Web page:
CLEVELAND — 3News called on you to help your neighbors in need and you answered, helping us raise $30,000 for our 'Keep The Lights On CLE' campaign.
You exceeded our expectations but we still have two weeks left of our campaign. So, we are raising our goal to $50,000!
You can donate by visiting www.KeepTheLightsOnCLE.org. Every nickel we raise will go to Northeast Ohioans facing utility shutoffs.
"What is your biggest fear?" 3News investigator Rachel Polansky asked.
"That I might freeze to death because they're gonna cut my power off," Terrance Dewalt answered.
The things we take for granted are what Cleveland resident and army veteran Terrance Dewalt fear the most.
"What's in my hand is bills that are surely getting ready to shut off," said Dewalt.
Dewalt is one of 14,700 Northeast Ohioans who applied for assistance since the start of the pandemic. Jennifer Toth, of Lakewood, did too.
"I wake up every day thinking, 'Is this the day that the worst could happen?'" Toth admitted.
Disabled for 16 years with lupus, her social security income is fixed; her days of worry are not.
"In the beginning of COVID, it changed everything for me," Toth said. "Just everything, basic needs, the cost went astronomically high."
Neither received assistance. While local nonprofits like CHN Housing Partners have made 5,500 payments to utility providers totaling $12 million dollars on behalf of applicants, the need for help far outweighs the available funding.
"When I saw your story, I said, 'This is it, this is where I want to send it,'" Northeast Ohio donor Tracy Kopkas said. "[To] people who. through no fault of their own, are struggling. And we're so blessed, God's been good to us, so it's our turn."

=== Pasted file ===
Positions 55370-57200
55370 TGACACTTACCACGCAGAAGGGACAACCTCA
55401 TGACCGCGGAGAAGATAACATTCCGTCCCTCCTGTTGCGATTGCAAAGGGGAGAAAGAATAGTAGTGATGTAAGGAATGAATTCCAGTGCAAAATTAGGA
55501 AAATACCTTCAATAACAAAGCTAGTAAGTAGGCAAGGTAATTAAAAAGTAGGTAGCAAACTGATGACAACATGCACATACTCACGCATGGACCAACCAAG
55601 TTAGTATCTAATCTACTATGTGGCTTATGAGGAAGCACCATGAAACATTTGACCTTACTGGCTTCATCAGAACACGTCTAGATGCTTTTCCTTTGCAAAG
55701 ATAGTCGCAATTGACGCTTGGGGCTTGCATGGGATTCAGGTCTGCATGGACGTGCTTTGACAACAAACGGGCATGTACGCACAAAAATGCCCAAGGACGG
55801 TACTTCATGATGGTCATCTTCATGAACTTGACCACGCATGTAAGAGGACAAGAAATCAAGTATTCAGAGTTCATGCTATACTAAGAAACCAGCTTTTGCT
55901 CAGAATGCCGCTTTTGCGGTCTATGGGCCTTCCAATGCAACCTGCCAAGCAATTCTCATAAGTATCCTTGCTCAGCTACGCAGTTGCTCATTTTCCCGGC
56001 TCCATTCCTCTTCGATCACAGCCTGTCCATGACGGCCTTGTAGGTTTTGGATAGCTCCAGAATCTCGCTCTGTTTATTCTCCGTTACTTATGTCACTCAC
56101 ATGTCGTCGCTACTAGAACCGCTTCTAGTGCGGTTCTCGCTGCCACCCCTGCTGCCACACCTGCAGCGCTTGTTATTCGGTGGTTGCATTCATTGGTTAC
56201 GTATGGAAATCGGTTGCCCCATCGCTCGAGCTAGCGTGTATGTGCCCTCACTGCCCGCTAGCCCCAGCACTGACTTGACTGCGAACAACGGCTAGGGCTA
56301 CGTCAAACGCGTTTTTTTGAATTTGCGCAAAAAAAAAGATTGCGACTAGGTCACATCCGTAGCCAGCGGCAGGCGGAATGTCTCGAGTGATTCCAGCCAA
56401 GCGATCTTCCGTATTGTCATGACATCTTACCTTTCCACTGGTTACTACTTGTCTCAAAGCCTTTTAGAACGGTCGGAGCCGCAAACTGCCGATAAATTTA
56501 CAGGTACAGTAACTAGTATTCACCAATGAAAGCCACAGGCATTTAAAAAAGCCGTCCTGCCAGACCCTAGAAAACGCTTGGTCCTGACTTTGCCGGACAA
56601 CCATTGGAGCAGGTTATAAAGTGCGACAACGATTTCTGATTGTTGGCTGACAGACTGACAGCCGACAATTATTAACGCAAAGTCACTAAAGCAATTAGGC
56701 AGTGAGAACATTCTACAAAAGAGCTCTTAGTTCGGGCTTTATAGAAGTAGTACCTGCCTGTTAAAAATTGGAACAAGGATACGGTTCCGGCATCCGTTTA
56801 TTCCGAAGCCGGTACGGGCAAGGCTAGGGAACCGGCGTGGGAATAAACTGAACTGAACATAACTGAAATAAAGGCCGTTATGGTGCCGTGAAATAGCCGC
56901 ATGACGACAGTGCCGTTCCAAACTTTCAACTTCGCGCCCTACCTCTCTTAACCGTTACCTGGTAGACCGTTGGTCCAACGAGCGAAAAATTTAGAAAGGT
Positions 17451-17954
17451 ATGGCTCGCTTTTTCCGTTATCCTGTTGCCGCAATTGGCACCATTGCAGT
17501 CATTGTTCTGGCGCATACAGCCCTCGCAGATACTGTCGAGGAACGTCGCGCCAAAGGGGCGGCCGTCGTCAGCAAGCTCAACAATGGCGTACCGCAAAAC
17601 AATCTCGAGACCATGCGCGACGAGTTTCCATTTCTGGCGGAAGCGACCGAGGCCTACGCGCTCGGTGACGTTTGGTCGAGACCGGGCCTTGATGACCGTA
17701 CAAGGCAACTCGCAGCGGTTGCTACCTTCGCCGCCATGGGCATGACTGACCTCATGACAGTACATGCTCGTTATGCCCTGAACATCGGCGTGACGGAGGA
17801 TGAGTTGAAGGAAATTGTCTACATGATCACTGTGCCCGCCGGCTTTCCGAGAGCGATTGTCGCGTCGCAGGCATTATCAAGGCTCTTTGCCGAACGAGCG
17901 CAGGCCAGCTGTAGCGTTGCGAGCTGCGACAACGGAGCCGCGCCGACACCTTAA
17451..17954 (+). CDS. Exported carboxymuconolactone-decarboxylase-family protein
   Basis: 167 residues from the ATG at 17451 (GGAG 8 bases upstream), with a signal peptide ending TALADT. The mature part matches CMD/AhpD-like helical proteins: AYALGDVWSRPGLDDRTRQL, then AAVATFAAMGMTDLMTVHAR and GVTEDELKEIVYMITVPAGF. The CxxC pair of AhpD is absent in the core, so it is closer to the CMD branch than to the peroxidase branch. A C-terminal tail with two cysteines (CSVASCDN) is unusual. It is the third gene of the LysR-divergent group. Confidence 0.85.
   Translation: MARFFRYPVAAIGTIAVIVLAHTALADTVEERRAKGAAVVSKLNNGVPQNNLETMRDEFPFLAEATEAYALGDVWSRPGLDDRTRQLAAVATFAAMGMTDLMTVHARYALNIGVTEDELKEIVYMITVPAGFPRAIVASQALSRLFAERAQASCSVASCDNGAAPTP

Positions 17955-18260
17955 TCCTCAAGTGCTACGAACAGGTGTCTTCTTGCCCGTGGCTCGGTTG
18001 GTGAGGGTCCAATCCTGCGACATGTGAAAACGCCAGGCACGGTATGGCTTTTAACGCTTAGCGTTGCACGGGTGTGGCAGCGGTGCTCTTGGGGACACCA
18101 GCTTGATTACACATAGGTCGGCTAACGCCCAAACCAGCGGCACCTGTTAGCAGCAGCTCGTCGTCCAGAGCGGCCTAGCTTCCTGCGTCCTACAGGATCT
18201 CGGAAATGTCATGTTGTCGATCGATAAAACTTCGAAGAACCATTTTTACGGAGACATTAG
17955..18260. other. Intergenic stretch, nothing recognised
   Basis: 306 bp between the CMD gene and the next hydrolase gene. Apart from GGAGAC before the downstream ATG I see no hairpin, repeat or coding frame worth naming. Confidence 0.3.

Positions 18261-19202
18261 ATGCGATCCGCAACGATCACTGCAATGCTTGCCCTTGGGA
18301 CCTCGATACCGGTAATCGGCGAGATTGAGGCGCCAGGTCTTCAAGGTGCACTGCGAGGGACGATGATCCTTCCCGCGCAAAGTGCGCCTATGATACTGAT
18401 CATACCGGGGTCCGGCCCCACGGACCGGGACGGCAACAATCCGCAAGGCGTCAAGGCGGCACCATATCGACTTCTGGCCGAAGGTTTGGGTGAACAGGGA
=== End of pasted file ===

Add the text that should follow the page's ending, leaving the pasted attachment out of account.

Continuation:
While the campaign won’t cure the root issues of the crisis, the hope is to provide some temporary relief to those in need.
"We're seeing an unprecedented need during this crisis, and it's a different need than what we've seen before because of all the job loss people have had," Kevin Nowak, executive director of CHN Housing Partners, said.
Nowak said this crisis is not just affecting low-income families – but also those who have never applied for assistance before.
"We're seeing first-time applicants," he added. "The restaurant worker at your favorite restaurant where the restaurant closed or had reduced hours. The service worker, or health care worker, that single mom who needed to take time off to take care of their children because their children weren't in school because the schools were closed. That all results in people not being able to pay their bills and not being able to keep their lights on."
Some people may not qualify for assistance because their income is not below a certain percent of the federal poverty guidelines. Others may not qualify because they haven't been unemployed long enough.
"It provides flexibility for us to address more need," Nowak explained. "We only have a certain pot of dollars provided by the government. Those dollars are not as flexible as many people will need and they don't cover your entire viewing area. So what [Keep The Lights On CLE] allows us to do is fill the gaps within the system."
You can head to www.KeepTheLightsOnCLE.org to donate. Every nickel we raise will go toward Northeast Ohioans facing utility shutoffs.